• What are your general best practices for organizations’ websites?
  • What have you found to be the most visited/viewed/useful web pages of a website? … Do you think “About Us” / listing individual employees/members on a page is helpful or overkill?
  • What I am struggling with is how to not have our projects come out as chronological, and how to personalize each project page to not look like a blog. Should I just find a different contractor/try harder?
  • What do you feel are the most vital elements to be on the main page of an organization’s website?
  • When building a website, what are recommendations for adding portals and links for different demographics? For example, one for our staff to access items, one for different services or contracts that we provide, etc..
  • I got inspiration from a session yesterday to make kind of a “choose your own adventure” type of experience to get folx to connect to the mission of our nonprofit. Should I do that through Prezi or buttons on our website or something else?
  • To what extent should a website function as an educational resource? … How can we best promote our org. while educating folks & functioning as a resource?
  • We have one full time staff member & one .25 FTE, and alas, neither of us have a background in website management / development. Do you have tips / tricks for those new to website work and WordPress more generally?

In those questions, you can definitely see many of the problems covered by the poll choices, and I imagine people picked the one most related to their question if it was top-of-mind.

Overall, I saw two big themes in those questions:

  1. Organization’s struggling to align their website information and structure with the needs of their constituents.
  2. Organization’s struggling to maintain and customize their websites.

In both of these cases, the people asking questions often seemed to know what their broad problem was but were looking for help with knowing how to figure out the answer (not the answer directly).

People who work for nonprofits are smart. They care deeply about their issue areas and they are often extremely knowledgeable on the people they serve and the people who support them. It is not lack of experience or knowledge that usually holds people back.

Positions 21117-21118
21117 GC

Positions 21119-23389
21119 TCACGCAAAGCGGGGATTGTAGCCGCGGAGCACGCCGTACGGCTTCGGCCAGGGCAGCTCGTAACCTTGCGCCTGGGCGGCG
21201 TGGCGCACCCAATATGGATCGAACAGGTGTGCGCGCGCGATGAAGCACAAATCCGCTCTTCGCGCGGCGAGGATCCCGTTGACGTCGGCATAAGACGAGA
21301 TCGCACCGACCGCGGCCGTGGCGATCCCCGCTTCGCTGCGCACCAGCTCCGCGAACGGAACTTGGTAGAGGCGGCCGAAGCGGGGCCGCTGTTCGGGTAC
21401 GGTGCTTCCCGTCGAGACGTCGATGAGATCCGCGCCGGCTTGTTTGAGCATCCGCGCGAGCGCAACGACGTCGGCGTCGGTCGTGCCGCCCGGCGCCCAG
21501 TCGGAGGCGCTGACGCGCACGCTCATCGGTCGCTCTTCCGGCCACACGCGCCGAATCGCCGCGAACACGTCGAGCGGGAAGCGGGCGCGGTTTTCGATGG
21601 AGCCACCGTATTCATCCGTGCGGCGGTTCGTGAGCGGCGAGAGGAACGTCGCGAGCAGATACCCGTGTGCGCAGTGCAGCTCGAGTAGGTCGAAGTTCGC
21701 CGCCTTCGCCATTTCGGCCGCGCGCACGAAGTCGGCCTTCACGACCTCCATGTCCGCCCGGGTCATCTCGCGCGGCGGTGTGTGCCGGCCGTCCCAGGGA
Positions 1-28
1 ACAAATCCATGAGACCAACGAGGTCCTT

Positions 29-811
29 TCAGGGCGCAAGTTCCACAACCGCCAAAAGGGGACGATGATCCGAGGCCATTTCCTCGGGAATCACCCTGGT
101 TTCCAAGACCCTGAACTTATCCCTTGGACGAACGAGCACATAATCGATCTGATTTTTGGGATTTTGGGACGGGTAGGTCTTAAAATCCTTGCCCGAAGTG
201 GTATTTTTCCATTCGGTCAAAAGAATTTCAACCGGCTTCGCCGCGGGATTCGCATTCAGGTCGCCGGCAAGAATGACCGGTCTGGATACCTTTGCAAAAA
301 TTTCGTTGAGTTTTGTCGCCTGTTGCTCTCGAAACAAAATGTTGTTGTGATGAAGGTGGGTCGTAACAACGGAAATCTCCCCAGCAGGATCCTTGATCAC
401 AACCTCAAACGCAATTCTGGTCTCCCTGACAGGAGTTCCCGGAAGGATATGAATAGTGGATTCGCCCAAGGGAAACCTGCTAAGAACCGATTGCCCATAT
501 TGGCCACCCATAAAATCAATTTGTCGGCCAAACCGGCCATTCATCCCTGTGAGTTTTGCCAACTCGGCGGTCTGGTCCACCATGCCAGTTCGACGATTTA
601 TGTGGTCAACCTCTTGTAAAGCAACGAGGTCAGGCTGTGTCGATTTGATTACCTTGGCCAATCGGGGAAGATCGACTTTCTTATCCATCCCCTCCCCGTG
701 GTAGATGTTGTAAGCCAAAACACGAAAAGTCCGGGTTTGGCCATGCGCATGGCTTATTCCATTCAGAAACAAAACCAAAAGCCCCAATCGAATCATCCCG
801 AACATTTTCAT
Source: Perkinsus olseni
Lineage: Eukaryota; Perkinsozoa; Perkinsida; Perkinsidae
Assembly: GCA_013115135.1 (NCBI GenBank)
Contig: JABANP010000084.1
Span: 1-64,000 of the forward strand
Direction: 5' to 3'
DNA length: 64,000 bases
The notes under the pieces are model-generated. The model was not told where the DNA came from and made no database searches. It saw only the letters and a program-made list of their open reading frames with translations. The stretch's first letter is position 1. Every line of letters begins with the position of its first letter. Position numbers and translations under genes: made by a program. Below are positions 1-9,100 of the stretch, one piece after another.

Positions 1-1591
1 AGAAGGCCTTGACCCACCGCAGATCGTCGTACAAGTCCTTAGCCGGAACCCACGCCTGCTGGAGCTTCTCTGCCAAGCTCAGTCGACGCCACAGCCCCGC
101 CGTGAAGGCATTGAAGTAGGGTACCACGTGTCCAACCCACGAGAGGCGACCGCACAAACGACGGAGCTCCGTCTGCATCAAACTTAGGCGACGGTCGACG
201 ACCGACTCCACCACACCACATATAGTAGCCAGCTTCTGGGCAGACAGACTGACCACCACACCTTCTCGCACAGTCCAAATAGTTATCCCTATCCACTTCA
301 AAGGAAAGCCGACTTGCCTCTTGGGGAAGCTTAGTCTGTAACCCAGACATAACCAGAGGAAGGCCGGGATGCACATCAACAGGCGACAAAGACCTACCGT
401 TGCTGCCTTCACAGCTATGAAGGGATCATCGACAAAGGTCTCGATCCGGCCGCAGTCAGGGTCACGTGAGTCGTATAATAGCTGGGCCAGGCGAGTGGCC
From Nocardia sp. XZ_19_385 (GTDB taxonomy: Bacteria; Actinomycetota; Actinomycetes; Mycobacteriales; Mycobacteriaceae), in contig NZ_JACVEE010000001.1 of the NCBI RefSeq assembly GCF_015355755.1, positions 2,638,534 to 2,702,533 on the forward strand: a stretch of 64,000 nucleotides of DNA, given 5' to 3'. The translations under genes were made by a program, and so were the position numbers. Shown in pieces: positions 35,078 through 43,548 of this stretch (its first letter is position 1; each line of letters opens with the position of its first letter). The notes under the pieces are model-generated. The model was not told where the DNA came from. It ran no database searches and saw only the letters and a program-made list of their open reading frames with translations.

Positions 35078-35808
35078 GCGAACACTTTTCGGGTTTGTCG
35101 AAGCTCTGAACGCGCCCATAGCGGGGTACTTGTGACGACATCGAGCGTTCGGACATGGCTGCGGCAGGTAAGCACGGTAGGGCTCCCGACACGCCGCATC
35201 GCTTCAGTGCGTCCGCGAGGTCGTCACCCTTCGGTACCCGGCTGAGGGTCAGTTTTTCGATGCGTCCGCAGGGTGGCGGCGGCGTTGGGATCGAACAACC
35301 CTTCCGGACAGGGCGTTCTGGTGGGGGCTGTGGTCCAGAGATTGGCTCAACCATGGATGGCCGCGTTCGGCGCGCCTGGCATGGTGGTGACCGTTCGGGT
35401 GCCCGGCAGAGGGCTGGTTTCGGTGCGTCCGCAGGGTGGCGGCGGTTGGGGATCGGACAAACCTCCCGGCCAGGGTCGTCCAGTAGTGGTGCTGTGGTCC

I often find that one of my greatest values as a consultant is helping people organize the knowledge they have in a way that leads to effectively organizing information and helping visitors find and use it.

Recommendations for organizations

Based on the poll, questions, and a lot of my recent thinking about the biggest struggles for my own clients, I would make a few key suggestions that I think are achievable by most organizations:

  1. Set explicit expectations for website responsibilities: Who will work on the website? What are their responsibilities? How much time they will have to do it? This needs to be part of job descriptions.
  2. Be honest about expectations: Will the staff person or persons working on the site actually be able to devote the amount of time needed? Do they have the skills they need? (How can they get them if not?)
  3. Right-size website and communications plans with capacity: It is better to be smaller and sustainable than bigger and headed toward burnout and content rot. Build the smallest possible website and set a cadence for website updates that is achievable. If you’ve done steps #1 and #2, you should be able to do this.
  4. Embrace incremental change: You are now ready to maintain and evolve your website. The most effective organizations almost never do a full redesign but instead focus on the most pressing need so the website is constantly improving. Budget for and hire help to adjust things with mini projects. Reorganize the menu. Build a program intake form. Audit the PDFs on the site and convert most of them to web pages. These types of projects will result in real improvements for visitors that compound your effectiveness over time.

Keep Trying!

None of this stuff is “easy.” That’s why I have a job. But I do think most organizations have it within them to do better! If you’re not satisfied with how your organization’s website is maintained: reassess the expectations of the site, make a new plan that fits within your capacity, and then make small-but-consistent improvements to your website. The results will come.